TASK 2 - INTELLIGENCE Flashcards Preview

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Flashcards in TASK 2 - INTELLIGENCE Deck (37)
1

intelligence/mental ability (AHSTON)

= capacity to solve problems that demand thinking-related skills

2

intelligence

= general mental ability; ability to reason, solve problems (PIAGET), think abstractly, comprehend complex ideas (GOTTFREDSON), learn and make sense of environment (WECHSLER)

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early intelligence measurement

1. GALTON: interested in individual differences; physical physiological test = reaction time, hearing ability
2. BINET: more applied/practical; test to determine mental age
3. STERN: uses mental age from Binet
- IQ = (mental age/chronological age) x 100
(100 = average)

4

historic theories

1. SPEARMAN
2. THURSTONE
3. GUILFORD
4. CATTELL

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1. SPEARMAN
- g-factor

= general factor of intelligence; one factor determines performance on ALL tests
- if you are intelligent, you perform on average good in all subjects in school
1) principle of indifference of the indicator = content of the task was unimportant
2) eduction of relations and correlates = highly g-loaded tasks involved reasoning --> develop rule, find missing solution of this relation

6

1. SPEARMAN
- two-factor model

= when you perform well on one task you’re likely to perform well on the others; set of specific factors determine specific performance on specific tests (in addition to g-factor)
- if you are intelligent, you also tend to score high on more specific subjects in school (french, english vs. math, physics)

7

2. THURSTONE

primary mental abilities = tasks for similar mental processes would be highly correlated
- 7 factors
1. verbal fluency
2. verbal comprehension
3. numerical facility (= ability to work quickly with numbers)
4. spatial visualisation (= ability to imagine shapes from different perspectives)
5. memory
6. perceptual speed
7. reasoning (= ability to infer patterns)

8

3. GUILFORD

3 dimensions/structure-of-intelligencce model = intelligence is structured into contents, products, operations
- 150 independent factors
x little empirical evidence

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4. CATTELL

hierarchical model = g is at the top; g(f) and g(c)
g(f) = fluid intelligence = reasoning techniques, analysing; fluid in multiple tasks
g(c) = crystallised intelligence = learned knowledge; apply specific learned content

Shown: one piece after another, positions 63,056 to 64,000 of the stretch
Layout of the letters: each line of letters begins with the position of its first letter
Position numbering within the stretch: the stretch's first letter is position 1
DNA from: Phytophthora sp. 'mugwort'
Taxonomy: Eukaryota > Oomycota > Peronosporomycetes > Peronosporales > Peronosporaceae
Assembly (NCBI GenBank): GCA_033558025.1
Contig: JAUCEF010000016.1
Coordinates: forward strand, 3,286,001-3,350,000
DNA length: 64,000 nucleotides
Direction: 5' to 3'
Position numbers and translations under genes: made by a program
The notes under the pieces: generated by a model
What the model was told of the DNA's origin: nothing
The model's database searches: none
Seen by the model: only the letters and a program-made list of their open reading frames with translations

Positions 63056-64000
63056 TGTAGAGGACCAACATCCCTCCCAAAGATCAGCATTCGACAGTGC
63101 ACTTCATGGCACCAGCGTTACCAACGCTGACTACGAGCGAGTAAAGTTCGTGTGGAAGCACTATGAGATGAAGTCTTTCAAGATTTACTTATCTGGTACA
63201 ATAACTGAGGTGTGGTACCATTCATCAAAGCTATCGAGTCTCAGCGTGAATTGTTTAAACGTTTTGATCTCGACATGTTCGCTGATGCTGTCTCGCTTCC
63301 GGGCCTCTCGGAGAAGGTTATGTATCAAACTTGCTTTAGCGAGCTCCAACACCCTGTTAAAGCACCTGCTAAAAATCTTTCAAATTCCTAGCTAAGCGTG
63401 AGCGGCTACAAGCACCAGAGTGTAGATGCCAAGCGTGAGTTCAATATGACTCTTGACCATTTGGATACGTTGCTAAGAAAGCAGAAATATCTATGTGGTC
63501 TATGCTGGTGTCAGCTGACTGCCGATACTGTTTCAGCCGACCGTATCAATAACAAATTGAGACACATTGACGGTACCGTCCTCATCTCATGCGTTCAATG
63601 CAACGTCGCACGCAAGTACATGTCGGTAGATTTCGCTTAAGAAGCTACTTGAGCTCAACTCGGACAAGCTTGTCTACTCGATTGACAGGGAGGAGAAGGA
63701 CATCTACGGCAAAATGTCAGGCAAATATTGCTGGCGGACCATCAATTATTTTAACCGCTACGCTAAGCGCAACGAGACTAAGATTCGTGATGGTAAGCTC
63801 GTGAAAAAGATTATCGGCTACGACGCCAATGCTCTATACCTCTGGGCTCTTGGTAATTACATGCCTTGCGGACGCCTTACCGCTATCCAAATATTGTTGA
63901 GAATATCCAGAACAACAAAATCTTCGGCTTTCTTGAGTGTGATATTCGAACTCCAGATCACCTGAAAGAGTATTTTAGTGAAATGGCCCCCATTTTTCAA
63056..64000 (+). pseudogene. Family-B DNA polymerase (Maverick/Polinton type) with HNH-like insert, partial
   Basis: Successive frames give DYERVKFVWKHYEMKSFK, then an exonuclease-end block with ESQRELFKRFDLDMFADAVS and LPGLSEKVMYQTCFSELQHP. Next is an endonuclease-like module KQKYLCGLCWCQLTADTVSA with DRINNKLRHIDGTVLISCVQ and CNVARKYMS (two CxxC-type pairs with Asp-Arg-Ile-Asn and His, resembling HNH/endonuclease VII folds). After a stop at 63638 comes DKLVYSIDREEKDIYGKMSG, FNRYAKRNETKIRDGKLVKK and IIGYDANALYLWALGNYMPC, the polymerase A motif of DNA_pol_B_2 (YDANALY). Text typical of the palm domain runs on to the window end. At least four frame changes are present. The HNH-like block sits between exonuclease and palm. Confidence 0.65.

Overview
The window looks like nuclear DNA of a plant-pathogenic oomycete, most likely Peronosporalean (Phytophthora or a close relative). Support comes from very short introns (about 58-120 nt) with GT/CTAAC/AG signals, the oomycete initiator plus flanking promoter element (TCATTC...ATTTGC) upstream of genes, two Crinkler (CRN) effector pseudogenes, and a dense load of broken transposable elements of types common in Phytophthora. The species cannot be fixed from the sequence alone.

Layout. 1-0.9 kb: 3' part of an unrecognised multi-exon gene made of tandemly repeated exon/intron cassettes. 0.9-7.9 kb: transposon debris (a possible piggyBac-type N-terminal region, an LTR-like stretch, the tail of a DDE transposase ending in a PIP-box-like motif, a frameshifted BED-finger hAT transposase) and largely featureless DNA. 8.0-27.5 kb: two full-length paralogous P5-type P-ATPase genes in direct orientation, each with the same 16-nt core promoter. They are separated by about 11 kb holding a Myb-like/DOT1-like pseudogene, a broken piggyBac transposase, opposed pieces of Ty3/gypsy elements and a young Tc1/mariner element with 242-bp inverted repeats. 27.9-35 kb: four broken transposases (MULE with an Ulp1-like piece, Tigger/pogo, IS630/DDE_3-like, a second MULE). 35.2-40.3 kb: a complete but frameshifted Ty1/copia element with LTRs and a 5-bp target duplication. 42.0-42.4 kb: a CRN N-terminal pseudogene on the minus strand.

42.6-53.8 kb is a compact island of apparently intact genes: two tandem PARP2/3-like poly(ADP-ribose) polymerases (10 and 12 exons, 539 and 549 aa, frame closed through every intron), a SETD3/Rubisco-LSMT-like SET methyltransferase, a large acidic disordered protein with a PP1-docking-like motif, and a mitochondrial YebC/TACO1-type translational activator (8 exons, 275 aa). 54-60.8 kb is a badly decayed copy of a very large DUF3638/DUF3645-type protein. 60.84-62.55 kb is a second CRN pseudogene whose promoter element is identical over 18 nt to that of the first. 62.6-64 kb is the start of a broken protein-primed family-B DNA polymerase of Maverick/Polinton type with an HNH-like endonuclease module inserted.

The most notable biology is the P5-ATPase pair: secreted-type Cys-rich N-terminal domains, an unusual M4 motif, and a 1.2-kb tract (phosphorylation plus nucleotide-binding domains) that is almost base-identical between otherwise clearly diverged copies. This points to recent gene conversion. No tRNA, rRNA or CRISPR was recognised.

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contemporary theories

5. GARDENER
6. SALOVEY/MAYER (original)
6a. GOLEMAN
7. STERNBERG
8. CARROLL

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5. GARDENER

multiple intelligences = everyone has own pattern of strengths/weaknesses NOT only intelligent/not intelligent
x some intelligences not purely mental, separate talents rather than aspects of intelligence
x hard to find evidence
- 8 intelligences
1. linguistic
2. logical-mathematical
3. spatial
4. musical
5. bodily-kinaesthetic
6. interpersonal
7. intrapersonal
8. naturalistic

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6. SALOVEY/MAYER
- definition of emotional intelligence

= ability to monitor one’s own and others’ feelings, to discriminate among them, and to use this information to guide one’s thinking and action
= original approach

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6. SALOVEY/MAYER
- four-branch model of emotional intelligence

1. perceive emotions: identify one’s own emotions, decipher emotions in faces, pictures, voices, cultural artefacts
--> makes all processing possible
2. use emotions: harness emotions to facilitate various cognitive activities (thinking, problem solving)
3. understand emotions: comprehend emotion language, appreciate complicated relationships among emotions; be sensitive to variations; recognise and describe how emotions evolve over time
4. manage emotions: regulate emotions in both ourselves and in others

14

MSCEIT

= Mayer-Salovey-Caruso emotional intelligences test
- based on four-branch; scores for each branch + total score

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6a. GOLEMAN
- definition of emotional intelligence

= ability to regulate one’s emotions
- self-control, self-confidence, empathy, conflict management, awareness of one’s emotion --> socially desirable personality traits
x difficult differentiation from personality
= recent approach; made EI popular topic

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7. STERNBERG

triarchic model = attention to conventional notions of intelligence; attention should to Adaptive Abilities
1. analytic intelligence: think logically and critically
- predict academic performance
2. creative intelligence: formulate new ideas, gain original insights
- predict creative accomplishments
3. practical intelligence: solve problems in everyday context; common-sense understanding of how world works
- predict real-world successes
x not much evidence
x aspects are not independent

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8. CARROLL

3 stratum model
1. stratum Ill = general intelligence (g)
2. stratum II = 8 broad types of mental ability
3. stratum I = very specific mental skills

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biological bases

- brain size
- speed of transmission (myelin, nerve conduction velocity, reaction time, inspection time, averaged evoked potential)
- neural efficiency (glucose metabolism)